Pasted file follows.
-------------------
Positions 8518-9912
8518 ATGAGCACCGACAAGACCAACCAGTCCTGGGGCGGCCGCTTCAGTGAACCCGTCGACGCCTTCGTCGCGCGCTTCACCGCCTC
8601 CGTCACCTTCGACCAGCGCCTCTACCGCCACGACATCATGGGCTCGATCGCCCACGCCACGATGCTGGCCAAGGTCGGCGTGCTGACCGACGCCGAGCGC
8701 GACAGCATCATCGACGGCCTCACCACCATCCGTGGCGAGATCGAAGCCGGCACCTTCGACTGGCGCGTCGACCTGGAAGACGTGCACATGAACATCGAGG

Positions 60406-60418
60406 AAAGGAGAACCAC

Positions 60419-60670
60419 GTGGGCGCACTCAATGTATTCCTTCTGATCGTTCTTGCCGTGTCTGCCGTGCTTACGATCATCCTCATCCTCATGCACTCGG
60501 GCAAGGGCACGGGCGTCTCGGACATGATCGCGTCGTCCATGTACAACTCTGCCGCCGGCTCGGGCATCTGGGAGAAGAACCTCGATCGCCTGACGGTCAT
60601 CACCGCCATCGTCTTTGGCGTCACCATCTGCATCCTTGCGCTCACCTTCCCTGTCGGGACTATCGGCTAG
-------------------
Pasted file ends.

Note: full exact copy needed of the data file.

Positions 8518-9912
8518 ATGAGCACCGACAAGACCAACCAGTCCTGGGGCGGCCGCTTCAGTGAACCCGTCGACGCCTTCGTCGCGCGCTTCACCGCCTC
8601 CGTCACCTTCGACCAGCGCCTCTACCGCCACGACATCATGGGCTCGATCGCCCACGCCACGATGCTGGCCAAGGTCGGCGTGCTGACCGACGCCGAGCGC
8701 GACAGCATCATCGACGGCCTCACCACCATCCGTGGCGAGATCGAAGCCGGCACCTTCGACTGGCGCGTCGACCTGGAAGACGTGCACATGAACATCGAGG

Positions 60406-60418
60406 AAAGGAGAACCAC

Positions 60419-60670
60419 GTGGGCGCACTCAATGTATTCCTTCTGATCGTTCTTGCCGTGTCTGCCGTGCTTACGATCATCCTCATCCTCATGCACTCGG
60501 GCAAGGGCACGGGCGTCTCGGACATGATCGCGTCGTCCATGTACAACTCTGCCGCCGGCTCGGGCATCTGGGAGAAGAACCTCGATCGCCTGACGGTCAT
60601 CACCGCCATCGTCTTTGGCGTCACCATCTGCATCCTTGCGCTCACCTTCCCTGTCGGGACTATCGGCTAG